United States District Court, D. North Dakota
Charles S. Miller, Jr., Magistrate Judge.
Anthony James Robinson is an inmate at the North Dakota State
Penitentiary (“NDSP”) in Bismarck, North Dakota.
He has filed a “Petition Under 28 U.S.C. § 2254
for Writ of Habeas Corpus by a Person in State
Custody.” The State of North Dakota
(“State”) has filed a “Limited Motion to
Dismiss Section 2254 Petition.” The parties have
consented to the exercise of jurisdiction by the undersigned.
For the reasons set forth below, the State's motion to
dismiss is granted, and Robinson's petition is dismissed
was charged in state district court with the offense of
murder. He executed a plea agreement and entered a guilty
plea to this offense on October 20, 2011. (Doc. No. 15-2). He
was sentenced on January 11, 2012, to term of imprisonment of
fifty years with twenty-three years suspended.
(Id.). The state district court entered an amended
criminal judgment on February 2, 2012. (Id.).
Robinson did not file a direct appeal. (Id.; Doc.
December 27 2013, Robinson filed an application for
postconviction relief in state district court. (Doc. Nos.
15-3 and 15-4). See Robinson v. State, 2016 ND 127,
881 N.W.2d 256. The state district court dismissed the
application on motion by the State on January 7, 2016. (Doc.
No. 15-3). Its decision was summarily affirmed by the North
Dakota Supreme Court in a per curiam dated June 30, 2016.
Robinson, 2016 ND 127. The mandate was issued on
July 29, 2016.
October 12, 2016, Robinson filed a § 22554 petition with
this court. On November 30, 2017, the Government filed
a motion to dismiss on the ground that the petition was time
barred. Robinson has yet to file a response.
STANDARD OF REVIEW
the Antiterrorism and Effective Death Penalty Act of 1996
(“AEDPA”), the one-year statute of limitations at
28 U.S.C. § 2244(d)(1) applies to a state prisoner's
application for federal habeas corpus relief. Johnson v.
Hobbs, 678 F.3d 607, 610 (8th Cir. 2012). In this case,
pursuant to § 2244(d)(1)(A), the one-year period began
to run on “the date on which the [state court] judgment
became final by the conclusion of direct review or the
expiration of the time for seeking such review[.]”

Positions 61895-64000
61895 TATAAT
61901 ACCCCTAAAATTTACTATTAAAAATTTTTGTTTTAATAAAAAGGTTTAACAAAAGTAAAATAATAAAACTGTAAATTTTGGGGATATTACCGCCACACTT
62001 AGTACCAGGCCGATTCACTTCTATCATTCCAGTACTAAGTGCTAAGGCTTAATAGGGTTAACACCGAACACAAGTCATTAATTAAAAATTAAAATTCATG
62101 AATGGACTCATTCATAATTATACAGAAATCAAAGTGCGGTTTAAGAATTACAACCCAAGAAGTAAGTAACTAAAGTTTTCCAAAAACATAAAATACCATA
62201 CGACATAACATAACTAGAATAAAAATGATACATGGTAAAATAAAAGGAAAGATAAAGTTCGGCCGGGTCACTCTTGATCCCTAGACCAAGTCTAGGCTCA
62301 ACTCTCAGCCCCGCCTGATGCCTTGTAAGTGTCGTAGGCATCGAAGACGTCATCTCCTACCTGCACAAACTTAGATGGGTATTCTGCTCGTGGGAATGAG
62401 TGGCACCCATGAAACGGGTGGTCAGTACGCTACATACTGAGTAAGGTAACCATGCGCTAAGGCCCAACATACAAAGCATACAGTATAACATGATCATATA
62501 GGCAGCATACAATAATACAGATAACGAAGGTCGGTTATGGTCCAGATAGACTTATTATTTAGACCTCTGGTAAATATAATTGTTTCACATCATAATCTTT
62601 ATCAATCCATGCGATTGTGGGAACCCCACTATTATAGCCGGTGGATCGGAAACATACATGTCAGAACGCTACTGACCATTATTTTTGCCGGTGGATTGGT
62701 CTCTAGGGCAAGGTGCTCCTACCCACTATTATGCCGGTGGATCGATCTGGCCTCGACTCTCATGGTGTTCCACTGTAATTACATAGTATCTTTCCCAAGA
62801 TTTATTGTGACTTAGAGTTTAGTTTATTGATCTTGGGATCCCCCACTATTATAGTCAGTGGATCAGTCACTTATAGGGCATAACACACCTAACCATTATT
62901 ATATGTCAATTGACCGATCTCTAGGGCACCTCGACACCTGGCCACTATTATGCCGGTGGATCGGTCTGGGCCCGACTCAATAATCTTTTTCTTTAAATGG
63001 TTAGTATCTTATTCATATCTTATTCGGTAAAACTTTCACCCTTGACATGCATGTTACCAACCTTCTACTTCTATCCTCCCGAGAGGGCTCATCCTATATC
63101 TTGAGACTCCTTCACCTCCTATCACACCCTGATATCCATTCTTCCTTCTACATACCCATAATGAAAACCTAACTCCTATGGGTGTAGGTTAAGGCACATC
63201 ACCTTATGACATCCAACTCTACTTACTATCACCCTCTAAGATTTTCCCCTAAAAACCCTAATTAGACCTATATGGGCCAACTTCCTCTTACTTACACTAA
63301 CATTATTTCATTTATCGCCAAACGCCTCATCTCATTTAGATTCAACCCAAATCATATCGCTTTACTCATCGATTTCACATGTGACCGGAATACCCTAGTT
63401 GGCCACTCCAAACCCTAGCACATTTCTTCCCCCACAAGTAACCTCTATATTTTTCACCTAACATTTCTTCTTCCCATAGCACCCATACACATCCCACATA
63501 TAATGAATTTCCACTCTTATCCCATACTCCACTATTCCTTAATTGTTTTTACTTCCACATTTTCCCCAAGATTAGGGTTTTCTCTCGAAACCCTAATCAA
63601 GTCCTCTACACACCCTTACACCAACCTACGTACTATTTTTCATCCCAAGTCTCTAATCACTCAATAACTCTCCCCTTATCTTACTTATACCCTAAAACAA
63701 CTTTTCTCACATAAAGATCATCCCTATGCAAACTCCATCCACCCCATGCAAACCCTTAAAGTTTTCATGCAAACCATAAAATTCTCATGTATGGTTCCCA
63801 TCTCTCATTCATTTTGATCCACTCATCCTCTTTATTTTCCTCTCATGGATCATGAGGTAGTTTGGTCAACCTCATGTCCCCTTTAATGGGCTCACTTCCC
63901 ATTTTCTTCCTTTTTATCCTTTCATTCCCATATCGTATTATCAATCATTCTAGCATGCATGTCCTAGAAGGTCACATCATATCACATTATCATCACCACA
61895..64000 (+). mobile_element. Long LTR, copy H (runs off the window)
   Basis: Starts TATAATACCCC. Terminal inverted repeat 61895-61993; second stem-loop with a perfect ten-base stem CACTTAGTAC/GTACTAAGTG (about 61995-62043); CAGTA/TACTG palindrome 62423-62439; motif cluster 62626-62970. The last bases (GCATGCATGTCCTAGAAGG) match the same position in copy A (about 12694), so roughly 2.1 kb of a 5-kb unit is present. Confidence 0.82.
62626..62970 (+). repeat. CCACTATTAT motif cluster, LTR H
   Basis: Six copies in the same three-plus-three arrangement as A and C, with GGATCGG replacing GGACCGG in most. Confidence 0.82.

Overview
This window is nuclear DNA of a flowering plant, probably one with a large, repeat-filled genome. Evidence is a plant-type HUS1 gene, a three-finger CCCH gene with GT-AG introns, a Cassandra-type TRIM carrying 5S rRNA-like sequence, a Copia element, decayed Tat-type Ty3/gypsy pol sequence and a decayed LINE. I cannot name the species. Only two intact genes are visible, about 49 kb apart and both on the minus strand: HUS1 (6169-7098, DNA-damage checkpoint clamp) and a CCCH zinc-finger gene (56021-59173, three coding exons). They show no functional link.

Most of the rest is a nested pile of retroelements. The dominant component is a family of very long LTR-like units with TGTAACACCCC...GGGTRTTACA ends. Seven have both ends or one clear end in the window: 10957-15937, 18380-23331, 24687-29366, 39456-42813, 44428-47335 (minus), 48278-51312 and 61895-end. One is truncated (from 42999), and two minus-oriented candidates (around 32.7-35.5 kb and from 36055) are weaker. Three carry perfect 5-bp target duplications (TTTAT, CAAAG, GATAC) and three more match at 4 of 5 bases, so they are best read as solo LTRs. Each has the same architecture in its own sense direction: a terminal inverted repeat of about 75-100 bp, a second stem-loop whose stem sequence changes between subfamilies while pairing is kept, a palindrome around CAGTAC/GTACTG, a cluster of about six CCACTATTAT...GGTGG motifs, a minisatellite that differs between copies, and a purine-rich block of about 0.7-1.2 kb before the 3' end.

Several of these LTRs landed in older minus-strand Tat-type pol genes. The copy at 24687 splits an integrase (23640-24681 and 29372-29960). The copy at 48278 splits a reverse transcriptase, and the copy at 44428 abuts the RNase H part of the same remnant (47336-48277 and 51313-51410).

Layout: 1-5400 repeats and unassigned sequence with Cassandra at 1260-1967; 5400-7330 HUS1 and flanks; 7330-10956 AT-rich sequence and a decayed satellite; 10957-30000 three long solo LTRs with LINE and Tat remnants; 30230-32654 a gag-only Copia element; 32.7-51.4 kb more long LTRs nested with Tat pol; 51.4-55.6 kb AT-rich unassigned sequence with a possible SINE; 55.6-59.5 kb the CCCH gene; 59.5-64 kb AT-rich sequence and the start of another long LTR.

See, e.g., Johnson, 678 F.3d at
610. “Review of a state criminal conviction by the
United States Supreme Court is considered direct review of
the conviction.” King v. Hobbs, 666 F.3d 1132,
1135 (8th Cir. 2012) (quoting Smith v. Bowersox, 159
F.3d 345, 347 (8th Cir. 1998)). When the United States
Supreme Court has jurisdiction to review the state court
judgment and the petitioner does not seek such review, the
state court judgment becomes final when the petitioner's
time for requesting a writ of certiorari expires.
Gonzalez v. Thaler, 132 S.Ct. 641, 653-54 (2012).
2244(d)(2) provides for the tolling of the one-year statutory
period for “[t]he time during which a properly filed
application for State post-conviction or other collateral
review with respect to the pertinent judgment or claim is
pending[.]” See, e.g.,
Johnson, 678 F.3d at 610. The time between the
conclusion of direct review of the state court judgment and
the filing of an application for state post-conviction relief
counts against the one-year period. Painter v. Iowa,
247 F.3d 1255, 1256 (8th Cir. 2001). “A state
postconviction action ‘remains pending' for the
purpose of federal tolling ‘until the application has
achieved final resolution through the State's
postconviction procedures.'” Steen v.
Schuetzle, 326 Fed.Appx. 972, 973 (8th Cir. 2009)
(quoting Carey v. Saffold, 536 U.S. 214, 220
(2002)). A postconviction proceeding appealed to the North
Dakota Supreme Court remains pending until the Court issues
its mandate. Steen, 326 Fed.Appx. at 974 (citing
Finch v. Backes, 491 N.W.2d 705, 707 (N.D. 1992);
N.D.C.C. § 28-05-10).
pro se prisoner's habeas petition is deemed
filed on the date it is delivered to prison officials for
mailing to the clerk of court. Nichols v. Bowersox,
172 F.3d 1068, 1077 (8th Cir. 1999), abrogated on other
grounds by Riddle v. Kemna, 523 F.3d 850 (8th Cir.
2008). Fed.R.Civ.P. 6(a) generally governs the calculation of
AEDPA time limits. Wright v. Norris, 299 F.3d 926,
927 n.2 (8th Cir. 2002).
Application of § 2244(d)(1)(A)
noted above, Robinson was sentenced on January 11, 2012. An
amended judgment of conviction was filed by the state
district court on February 2, 2012. Under state rules of
appellate procedure, Robinson had thirty days in which to
file a direct appeal of his conviction with the North Dakota
Supreme Court. N.D. R. App. P. Rule 4(b)(1)(A) (“In a
criminal case, a defendant's notice of appeal must be
filed with the clerk of the supreme court within 30 days
after the entry of the judgment or order being
appealed.”). As Robinson did not file a direct appeal,
the judgment of conviction became final for purposes of AEDPA
and his one-year window in which to file a § 2254
petition commenced on March 5, 2012. See 28 U.S.C.
§ 2244(d)(1)(A) (stating in relevant part that the
one-year period began to run upon expiration of the time for
seeking direct review). Cf. In re Jose Carlos
Belmont, No. SA-15-MC-856-OG, 2015 WL 12748173, at * 2
(W.D. Tx. Oct. 8, 2015) (citing Mark v. Thaler, 646
F.3d 191 (5th Cir. 2011), for the proposition that, when a
“state criminal defendant chose not to file an appeal
from his conviction, his conviction becomes final for
purposes of the AEDPA's one-year limitations period
thirty days from the date of his sentencing.”). His
deadline for filing a § 2254 petition lapsed on March 5,
record reflects that Robinson filed an application for
postconviction relief on December 27, 2013, or almost ten
months after his one-year window in which to file a §
2254 petition had closed. As Robinson's deadline for
petitioning this court for habeas corpus relief lapsed well
before he initiated post-conviction ...